A pastor in Calgary, Alberta defied the authorities during a Passover service this year, telling them to leave, and calling them Nazis. Later, he and his brother were arrested. That pastor, Artur Pawlowski (streetchurch.ca) joins us today. He is the Founder of Street Church Ministries in Calgary. He recaps his arrest and compares it to the tactics of the communist authorities he witnessed growing up in Poland. He came to Canada to escape totalitarianism and he fears that we are seeing it blossom here in the West now. Judaism and Christianity are being singled out while other religions are left alone. There is a spiritual battle taking place but a lot of churches don't seem willing to go to battle. They will need to if they are to survive.
Cancel culture is everywhere, even on college campuses, especially among the Jewish student community. Joining us today is Alyza Lewin (brandeiscenter.com), President of the Louis D. Brandeis Center, who starts things off by relating an amazing personal story of how her family escaped Nazi persecution in the 1940s when Poland became dangerous for Jews. She and John then move the conversation to anti-semitism today, specifically on U.S. campuses. She describes the persistent campaign against Max Price, a Jewish student at Tufts University, that highlights not only his troubles there but reveals a deep hatred for Israel among certain staff and students. There are efforts now to push back against this.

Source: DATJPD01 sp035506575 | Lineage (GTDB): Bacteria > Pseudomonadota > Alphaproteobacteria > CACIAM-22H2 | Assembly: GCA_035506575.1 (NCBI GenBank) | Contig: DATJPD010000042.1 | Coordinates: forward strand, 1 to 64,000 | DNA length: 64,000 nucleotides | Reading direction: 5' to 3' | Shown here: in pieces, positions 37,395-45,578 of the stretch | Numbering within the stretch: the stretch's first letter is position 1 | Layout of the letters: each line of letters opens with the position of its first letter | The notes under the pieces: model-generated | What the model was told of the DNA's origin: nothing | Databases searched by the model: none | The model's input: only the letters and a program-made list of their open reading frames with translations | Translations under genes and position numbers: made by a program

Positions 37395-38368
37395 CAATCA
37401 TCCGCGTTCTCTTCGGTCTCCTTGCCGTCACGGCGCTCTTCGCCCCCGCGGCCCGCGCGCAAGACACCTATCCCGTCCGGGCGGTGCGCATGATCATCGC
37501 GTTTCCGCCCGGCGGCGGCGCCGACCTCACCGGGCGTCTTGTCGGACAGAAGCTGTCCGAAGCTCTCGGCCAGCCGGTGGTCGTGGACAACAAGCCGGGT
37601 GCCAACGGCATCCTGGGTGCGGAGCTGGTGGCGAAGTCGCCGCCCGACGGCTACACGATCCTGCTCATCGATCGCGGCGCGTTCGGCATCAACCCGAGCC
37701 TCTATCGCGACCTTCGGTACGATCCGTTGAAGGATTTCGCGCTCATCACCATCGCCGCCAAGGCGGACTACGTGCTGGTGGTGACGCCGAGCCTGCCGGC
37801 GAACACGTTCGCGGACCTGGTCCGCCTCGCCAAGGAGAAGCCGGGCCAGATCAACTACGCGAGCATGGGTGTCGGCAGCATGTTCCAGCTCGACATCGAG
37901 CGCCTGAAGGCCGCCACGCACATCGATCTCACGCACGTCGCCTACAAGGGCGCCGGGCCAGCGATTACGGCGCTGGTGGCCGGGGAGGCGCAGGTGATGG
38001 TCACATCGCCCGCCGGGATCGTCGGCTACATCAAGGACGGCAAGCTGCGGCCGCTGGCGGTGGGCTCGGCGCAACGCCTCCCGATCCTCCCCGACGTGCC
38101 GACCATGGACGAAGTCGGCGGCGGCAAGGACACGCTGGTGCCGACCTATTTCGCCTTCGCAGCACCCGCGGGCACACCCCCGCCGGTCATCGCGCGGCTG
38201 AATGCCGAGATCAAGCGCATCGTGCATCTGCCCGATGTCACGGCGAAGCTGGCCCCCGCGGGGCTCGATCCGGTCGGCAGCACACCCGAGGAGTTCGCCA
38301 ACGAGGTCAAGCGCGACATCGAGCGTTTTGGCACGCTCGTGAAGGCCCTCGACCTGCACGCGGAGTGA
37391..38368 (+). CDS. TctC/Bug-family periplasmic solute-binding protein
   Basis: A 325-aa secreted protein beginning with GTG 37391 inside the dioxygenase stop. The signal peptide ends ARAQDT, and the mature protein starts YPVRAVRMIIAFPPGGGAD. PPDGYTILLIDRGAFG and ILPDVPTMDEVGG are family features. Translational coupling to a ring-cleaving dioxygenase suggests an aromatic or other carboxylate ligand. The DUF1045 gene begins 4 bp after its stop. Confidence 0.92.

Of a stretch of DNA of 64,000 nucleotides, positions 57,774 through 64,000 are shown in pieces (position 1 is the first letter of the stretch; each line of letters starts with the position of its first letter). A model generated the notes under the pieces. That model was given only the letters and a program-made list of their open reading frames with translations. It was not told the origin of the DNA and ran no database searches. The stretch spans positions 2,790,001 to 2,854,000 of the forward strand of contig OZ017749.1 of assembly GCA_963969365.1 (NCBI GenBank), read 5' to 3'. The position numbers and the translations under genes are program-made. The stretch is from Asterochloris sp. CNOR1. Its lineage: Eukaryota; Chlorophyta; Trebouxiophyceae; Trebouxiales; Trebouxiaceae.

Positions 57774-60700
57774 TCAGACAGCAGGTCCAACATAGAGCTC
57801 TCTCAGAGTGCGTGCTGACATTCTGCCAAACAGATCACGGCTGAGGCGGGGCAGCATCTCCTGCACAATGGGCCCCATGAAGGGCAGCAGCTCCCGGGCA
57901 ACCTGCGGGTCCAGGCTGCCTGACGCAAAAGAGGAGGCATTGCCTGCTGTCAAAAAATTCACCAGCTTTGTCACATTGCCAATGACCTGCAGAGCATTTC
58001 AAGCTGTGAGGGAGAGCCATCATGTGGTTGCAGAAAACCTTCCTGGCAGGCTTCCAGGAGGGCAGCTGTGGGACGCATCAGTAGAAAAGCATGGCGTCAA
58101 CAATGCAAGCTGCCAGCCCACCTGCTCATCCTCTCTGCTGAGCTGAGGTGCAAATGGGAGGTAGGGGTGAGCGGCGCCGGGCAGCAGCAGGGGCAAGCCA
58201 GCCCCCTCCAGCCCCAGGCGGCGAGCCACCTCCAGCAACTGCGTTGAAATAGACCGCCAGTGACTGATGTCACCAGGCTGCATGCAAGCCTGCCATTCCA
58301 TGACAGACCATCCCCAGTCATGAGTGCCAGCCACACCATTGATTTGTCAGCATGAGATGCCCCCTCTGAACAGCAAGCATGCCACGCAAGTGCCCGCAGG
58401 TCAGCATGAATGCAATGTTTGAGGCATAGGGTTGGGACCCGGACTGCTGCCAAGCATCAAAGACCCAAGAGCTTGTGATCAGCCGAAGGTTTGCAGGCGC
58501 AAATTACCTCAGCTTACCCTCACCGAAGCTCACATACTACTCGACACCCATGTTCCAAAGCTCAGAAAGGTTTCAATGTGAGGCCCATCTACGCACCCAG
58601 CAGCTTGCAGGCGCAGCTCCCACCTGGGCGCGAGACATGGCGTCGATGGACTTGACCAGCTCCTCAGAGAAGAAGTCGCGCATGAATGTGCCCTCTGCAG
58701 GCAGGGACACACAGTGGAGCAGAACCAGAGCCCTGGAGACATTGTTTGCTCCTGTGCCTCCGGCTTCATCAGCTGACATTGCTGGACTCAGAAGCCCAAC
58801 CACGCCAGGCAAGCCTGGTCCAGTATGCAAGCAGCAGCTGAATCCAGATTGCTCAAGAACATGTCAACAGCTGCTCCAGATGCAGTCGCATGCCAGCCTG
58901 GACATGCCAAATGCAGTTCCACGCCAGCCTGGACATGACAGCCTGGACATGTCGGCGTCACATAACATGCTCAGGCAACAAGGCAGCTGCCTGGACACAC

Many people are comparing the incident at the U.S. Capitol on January 6 to the Reichstag fire in Germany in 1933 and the removal of political rivals afterward. Joining us today to discuss is Luis Miguel (thenewamerican.com), writer and contributor at The New American magazine. Back then in Germany, the politicos consolidated their power and pushed their ideological will on the public. They enacted their agenda in place of the legislature. Are we seeing that begin to happen here?